The Heat Pump Water Heaters are pretty good in the energy savings, pretty much a no-brainer as far as them paying for themselves in energy consumption. I'll get into that later, first I'd like to address the smell.
I'm guessing the smell is either a musty smell or, a rotten egg smell you didn't give specifics however they are the common ones. These smells are caused by water conditions with either high iron (musty) or, high sulfur (rotten eggs) resulting in growth of either a iron reducing or, sulfur reducing bacteria that causes the associated odors. There are remedies that include water treatment and anode replacement in the water heater that will cure the odor problems. Water heater replacement alone will not do it so I want you to know up front that the odor is not a reason to replace the water heater.
Now as far as the water heater...
Water heater brands: I would not blindly say that AO Smith is the best out there. AO Smith is a large company that includes other brands such as American Water Heaters, State, Reliance, GSW, John Wood, & Apollo as well. Some models are good and some models are the biggest lemons ever forced down the throat of the unsuspecting buyer as well. They make the http://www.google.com/search?aq=f&sourceid=chrome&ie=UTF-8&q=whirlpool+water+heater+complaints sold at Lowe's which resulted in a class action lawsuit and they also make the Energy Smart Electric water heater as well. As for the Heat Pump water heaters they all have a 10 year warranty and it is too early yet to say which is the most reliable or, if any unit has problems.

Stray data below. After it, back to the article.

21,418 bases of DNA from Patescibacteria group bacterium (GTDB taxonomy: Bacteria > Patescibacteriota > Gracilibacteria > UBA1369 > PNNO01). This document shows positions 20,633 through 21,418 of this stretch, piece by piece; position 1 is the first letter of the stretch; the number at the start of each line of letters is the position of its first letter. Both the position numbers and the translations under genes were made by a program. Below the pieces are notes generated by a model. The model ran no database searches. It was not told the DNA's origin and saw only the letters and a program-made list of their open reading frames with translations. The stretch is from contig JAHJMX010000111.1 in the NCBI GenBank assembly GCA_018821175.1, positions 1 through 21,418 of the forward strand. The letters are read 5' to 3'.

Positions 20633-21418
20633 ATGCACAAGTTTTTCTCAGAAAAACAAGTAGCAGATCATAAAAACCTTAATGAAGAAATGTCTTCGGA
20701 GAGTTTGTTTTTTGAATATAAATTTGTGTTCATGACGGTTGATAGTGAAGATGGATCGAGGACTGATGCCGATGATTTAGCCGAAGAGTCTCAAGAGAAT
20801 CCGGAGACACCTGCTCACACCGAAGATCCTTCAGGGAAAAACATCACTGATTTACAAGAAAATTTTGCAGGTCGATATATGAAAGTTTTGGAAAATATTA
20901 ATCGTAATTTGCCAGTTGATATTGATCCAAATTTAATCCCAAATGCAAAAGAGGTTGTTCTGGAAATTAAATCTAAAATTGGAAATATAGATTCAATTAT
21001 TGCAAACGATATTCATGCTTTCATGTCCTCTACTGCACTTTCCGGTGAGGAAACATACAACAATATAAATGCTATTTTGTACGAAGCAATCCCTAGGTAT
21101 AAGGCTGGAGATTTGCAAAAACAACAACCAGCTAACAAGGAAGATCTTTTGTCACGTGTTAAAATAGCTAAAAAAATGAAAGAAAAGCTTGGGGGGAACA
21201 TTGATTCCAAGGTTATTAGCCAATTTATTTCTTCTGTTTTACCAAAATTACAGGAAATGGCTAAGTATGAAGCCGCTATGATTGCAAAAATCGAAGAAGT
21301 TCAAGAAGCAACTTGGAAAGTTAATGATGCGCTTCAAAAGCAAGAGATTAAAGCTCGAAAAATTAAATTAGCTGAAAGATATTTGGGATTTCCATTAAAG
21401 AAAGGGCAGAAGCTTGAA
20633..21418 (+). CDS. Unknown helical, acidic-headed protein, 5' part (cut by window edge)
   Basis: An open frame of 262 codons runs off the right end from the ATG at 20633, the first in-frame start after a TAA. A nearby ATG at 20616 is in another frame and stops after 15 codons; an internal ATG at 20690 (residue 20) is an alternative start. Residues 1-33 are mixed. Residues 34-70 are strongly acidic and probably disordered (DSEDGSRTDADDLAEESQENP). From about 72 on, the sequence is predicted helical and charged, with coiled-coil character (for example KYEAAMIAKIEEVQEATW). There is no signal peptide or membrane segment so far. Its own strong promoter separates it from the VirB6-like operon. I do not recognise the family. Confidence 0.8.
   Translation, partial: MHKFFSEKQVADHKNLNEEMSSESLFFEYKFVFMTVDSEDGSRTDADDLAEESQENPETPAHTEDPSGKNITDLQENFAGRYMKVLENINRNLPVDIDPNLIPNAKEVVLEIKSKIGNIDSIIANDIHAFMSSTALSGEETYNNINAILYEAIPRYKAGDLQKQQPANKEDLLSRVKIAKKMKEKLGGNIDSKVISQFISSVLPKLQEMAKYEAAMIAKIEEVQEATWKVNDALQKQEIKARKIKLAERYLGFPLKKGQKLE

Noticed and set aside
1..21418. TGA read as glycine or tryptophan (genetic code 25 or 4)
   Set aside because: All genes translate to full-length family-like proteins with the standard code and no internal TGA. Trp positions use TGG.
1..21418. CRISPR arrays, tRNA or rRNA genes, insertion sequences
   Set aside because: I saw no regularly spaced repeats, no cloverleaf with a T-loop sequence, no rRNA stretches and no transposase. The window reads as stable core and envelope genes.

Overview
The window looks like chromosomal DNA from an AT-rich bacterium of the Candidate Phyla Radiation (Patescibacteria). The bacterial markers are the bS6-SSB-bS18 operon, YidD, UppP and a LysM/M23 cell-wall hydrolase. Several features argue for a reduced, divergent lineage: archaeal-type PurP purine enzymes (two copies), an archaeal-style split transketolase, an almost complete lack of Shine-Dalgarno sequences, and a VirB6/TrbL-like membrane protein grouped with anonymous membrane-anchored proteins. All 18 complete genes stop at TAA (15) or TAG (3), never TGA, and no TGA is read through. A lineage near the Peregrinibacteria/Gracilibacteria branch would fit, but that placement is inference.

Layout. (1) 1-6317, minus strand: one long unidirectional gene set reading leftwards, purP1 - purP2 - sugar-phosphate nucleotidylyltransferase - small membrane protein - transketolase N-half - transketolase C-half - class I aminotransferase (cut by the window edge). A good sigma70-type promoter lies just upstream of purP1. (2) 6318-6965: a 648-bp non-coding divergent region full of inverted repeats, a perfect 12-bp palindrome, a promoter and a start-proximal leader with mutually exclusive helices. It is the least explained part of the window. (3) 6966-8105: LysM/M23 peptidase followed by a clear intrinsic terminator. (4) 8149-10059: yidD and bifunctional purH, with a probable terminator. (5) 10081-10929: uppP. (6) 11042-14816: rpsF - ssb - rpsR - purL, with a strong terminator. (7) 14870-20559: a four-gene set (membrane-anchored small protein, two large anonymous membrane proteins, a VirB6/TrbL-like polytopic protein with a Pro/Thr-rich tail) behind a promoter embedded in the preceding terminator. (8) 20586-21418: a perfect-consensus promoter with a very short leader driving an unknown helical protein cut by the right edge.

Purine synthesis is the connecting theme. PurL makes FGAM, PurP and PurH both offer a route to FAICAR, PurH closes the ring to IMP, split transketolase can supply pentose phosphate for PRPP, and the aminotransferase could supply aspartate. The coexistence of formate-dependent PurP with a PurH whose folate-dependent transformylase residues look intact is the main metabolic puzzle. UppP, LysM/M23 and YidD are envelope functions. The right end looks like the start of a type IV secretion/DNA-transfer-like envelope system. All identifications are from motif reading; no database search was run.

The actual payback you receive is dictated largely upon where you live and the ambient temperatures you have. In the extreme south the units can be used in heat pump mode almost 90 - 100% of the year. Midway up the country 70 -90% of the year and in the northern states about 60%. The unit needs at least 40 degree f air to operate and lends a cooling effect to the area it is located in which must be at least 1,000 cu ft in volume.
If you are in the warmer areas of the country I would consider the Stiebel Eltron Accelera 300 Heat Pump Water Heater
which relies heaviest on the heat pump to produce hot water and draws only 9.8 amps with a 1750 watt resistance element for backup for the highest savings.
Midway up in the country the AO Smith Voltex
would probably be the best with its 4500 watt upper and 2000 watt lower elements as back up for the heat pump. This offers a mid range savings as far as the heat pump water heaters go.
In the northern part of the US the GE GeoSpring, and Rheem/Rudd water heaters which have 4500 watt upper and lower elements offer the best possible back up for the 40% of the year when the heat pump cannot operate. Remember if you have these units in a heated area you are making heat for the heat pump to use.
I hope this helps clear things up for you and helps your decision process.